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I am starting my Objective-C journey with "Cocoa Programming" by Daniel H Setinberg. There is a bit that got me surprised related to the memory management. Actually I do find memory management in Objective C more complicated than in C, though I have not touched a "non garbage collected language" for a while so the old times of using malloc and its friends may be idealized in my memory :).

The bit that confused me is the following:

-(void) loadURLFromTextField{
  NSURL *url = [NSURL URLWithString:self.address.text];
  NSURLRequest *request = [NSURLRequest requestWithUrl:url];
  [self.webView loadRequest:request];

in second and third line I am allocating two objects so I assumed I need to release them somewhere. Yet the comment for this bit of code states:

"Note that we're using class methods to construct autoreleased instances of the request and the URL. We don't need to release them ourselves."

Could someone help me understand why those instances are autoreleased and how to get this from the SDK documentation. Is it a standard that all such class methods returining an object instance are actually autoreleased. Thanks for your help in advance!

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I don't know this with enough certainly to make it an answer, but in general if you didn't perform the alloc then you don't need to worry about the release. Conversely, if you alloc something you're responsible for it. –  Gareth Mar 26 '11 at 11:35
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2 Answers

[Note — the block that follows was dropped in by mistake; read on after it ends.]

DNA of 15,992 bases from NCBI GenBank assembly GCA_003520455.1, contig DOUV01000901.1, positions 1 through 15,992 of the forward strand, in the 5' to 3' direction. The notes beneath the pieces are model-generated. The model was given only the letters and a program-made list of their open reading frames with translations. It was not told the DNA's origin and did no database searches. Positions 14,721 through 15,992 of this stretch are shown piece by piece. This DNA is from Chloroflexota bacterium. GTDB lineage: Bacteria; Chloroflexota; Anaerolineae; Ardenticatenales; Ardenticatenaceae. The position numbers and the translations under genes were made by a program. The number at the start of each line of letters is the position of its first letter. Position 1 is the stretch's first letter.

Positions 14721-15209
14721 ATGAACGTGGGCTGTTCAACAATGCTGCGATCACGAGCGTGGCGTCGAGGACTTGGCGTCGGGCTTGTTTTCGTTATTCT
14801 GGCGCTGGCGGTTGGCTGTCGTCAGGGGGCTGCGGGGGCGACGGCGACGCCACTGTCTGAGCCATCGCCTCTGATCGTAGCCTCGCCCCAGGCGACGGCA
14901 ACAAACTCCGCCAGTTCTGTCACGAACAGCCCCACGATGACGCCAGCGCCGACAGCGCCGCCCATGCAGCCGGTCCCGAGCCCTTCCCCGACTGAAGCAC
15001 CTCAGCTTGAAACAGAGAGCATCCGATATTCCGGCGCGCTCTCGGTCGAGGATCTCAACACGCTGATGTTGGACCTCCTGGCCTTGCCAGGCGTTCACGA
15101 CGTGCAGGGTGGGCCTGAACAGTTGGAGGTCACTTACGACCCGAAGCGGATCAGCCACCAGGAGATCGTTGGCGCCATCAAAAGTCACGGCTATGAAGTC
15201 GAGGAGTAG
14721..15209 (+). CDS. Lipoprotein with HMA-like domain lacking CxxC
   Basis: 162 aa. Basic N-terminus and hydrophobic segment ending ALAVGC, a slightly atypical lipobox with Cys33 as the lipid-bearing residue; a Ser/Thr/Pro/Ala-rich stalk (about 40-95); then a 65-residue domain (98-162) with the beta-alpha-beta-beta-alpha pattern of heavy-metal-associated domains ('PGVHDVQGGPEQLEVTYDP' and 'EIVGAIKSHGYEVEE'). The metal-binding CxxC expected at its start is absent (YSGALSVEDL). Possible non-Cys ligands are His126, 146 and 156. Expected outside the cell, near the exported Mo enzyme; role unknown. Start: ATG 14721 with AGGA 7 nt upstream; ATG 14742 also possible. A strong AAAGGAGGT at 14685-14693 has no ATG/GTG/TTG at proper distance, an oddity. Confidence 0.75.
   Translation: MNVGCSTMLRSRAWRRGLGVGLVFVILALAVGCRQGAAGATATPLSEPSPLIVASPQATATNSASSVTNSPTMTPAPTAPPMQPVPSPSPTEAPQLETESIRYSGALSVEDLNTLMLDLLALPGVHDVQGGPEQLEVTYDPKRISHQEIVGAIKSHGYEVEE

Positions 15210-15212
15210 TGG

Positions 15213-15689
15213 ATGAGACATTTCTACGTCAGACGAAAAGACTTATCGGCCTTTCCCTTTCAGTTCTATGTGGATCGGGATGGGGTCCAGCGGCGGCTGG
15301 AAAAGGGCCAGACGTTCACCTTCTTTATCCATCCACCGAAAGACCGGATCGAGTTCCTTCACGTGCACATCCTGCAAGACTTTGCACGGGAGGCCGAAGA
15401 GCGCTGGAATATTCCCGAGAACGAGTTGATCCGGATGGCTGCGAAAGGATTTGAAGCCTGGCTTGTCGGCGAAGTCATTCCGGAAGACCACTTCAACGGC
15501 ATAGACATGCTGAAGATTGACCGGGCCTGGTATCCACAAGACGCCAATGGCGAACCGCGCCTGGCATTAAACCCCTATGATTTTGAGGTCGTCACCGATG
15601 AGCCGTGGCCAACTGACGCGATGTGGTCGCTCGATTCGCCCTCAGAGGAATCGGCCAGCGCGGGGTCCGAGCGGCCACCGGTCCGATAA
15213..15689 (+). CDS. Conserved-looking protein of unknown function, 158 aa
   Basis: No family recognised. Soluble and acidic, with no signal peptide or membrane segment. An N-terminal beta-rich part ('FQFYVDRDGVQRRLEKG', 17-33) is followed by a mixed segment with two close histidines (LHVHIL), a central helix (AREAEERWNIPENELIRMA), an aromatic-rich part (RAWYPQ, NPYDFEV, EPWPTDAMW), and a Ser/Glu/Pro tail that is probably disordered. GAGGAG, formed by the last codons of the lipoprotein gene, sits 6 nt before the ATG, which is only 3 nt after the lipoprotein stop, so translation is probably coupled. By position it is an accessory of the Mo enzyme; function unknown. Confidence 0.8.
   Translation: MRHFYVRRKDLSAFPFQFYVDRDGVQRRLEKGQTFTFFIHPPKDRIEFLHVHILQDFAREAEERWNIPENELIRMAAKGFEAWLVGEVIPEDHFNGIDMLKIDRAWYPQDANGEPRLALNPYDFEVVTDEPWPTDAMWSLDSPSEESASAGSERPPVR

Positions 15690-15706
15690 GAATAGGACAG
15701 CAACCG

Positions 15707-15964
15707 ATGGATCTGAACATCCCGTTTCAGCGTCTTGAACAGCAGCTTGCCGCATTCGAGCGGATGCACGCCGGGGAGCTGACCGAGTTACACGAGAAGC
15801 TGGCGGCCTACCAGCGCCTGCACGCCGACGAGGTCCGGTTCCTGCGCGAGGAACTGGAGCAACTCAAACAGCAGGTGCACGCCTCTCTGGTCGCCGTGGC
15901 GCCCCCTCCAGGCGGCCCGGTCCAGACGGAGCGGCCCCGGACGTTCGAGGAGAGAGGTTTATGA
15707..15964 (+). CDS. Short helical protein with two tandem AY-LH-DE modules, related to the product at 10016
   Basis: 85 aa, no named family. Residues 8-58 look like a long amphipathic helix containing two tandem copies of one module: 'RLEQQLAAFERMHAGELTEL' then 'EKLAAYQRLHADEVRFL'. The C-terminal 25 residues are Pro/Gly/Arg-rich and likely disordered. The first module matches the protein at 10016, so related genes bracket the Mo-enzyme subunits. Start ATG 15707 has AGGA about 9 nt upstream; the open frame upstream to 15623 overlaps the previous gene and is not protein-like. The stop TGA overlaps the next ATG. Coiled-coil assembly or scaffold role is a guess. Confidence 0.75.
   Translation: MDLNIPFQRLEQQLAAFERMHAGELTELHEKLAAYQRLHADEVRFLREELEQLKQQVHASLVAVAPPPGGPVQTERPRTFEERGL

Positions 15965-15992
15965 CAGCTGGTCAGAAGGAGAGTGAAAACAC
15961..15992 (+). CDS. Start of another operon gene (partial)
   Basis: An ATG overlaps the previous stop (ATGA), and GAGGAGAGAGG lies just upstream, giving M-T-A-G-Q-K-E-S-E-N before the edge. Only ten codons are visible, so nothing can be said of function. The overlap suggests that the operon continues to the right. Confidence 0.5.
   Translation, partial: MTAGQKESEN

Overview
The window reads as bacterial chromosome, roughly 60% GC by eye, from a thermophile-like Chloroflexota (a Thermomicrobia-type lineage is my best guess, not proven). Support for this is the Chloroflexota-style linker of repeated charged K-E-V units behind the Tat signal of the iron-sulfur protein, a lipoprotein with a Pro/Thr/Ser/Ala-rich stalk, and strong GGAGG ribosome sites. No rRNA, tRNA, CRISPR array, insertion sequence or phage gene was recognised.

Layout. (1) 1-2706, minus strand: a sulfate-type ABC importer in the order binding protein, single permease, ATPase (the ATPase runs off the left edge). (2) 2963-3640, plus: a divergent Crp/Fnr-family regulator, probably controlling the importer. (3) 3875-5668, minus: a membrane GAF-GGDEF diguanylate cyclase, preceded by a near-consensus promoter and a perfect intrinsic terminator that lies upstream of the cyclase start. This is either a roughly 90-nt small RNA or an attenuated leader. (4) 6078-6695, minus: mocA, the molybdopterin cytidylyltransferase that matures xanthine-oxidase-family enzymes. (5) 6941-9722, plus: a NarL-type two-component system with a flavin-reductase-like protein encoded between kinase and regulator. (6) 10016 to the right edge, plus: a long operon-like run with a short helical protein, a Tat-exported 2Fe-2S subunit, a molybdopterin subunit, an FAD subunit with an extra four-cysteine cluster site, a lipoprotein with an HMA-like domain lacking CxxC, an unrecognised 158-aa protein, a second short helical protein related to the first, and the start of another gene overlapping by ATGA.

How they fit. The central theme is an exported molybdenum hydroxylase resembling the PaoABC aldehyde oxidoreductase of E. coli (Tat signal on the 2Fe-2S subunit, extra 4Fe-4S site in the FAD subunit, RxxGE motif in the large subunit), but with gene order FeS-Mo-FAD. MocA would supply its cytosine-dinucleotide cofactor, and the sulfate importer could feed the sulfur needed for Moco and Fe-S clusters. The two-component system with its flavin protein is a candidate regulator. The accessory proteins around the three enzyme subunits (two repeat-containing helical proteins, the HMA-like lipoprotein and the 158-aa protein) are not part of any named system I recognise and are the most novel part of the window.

up vote 11 down vote accepted

You don't have to release them as you don't «own» them (you did not allocate them explicitly, nor retained them).

Auto-released objects are placed on the current instance of the NSAutoreleasePool class, that will automatically send them a release message the next time the pool is drained, so usually at the end of the current run loop.

That's called convenience methods, that returns auto-released objects.

So if you do not call alloc, or retain, you basically don't own the objects, so you should not care about releasing them, as someone else will do...

If you release them, the you'll probably have a segfault, as releasing twice an object may lead to a double free...

For instance:

NSArray * myArray = [ NSArray emptyArray ];

Auto-released object, by convenience method. You don't own it, so you don't have to release it.

NSArray * myArray = [ [ NSArray emptyArray ] retain ];

You'll have to release the array, as you retained it.

NSArray * myArray = [ [ NSArray alloc ] initWithArray: someArray ];

Same here, as you explicitly allocated the array.

NSArray * myArray = [ [ [ NSArray alloc ] initWithArray: someArray ] autorelease ];

No need to release here, as the object has been placed in the auto-release pool, and will receive a release message automatically.

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Everything being explained in the Memory Management Programming Guide. –  Jilouc Mar 26 '11 at 11:39
thanks for the clear answer - no alloc or retain=>no release! –  Piotr Mar 26 '11 at 11:42
Jilouc - your answer is also appreciated, not as much as Macmade one though.... have a nice weekend! –  Piotr Mar 26 '11 at 11:43
Note that you also own an object when calling copy, or deepCopy... –  Macmade Mar 26 '11 at 11:43
indeed, but this NSCopying stuff is still way ahead of me :) –  Piotr Mar 26 '11 at 11:50
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In objective-c memory allocation is about ownership. In principle methods that contain the words new,alloc,copy or mutableCopy are presumed to return an object that you own and thus must release, all other methods return autoreleased objects for which you do not need to release however can take over ownership by doing a retain.

you can read more here

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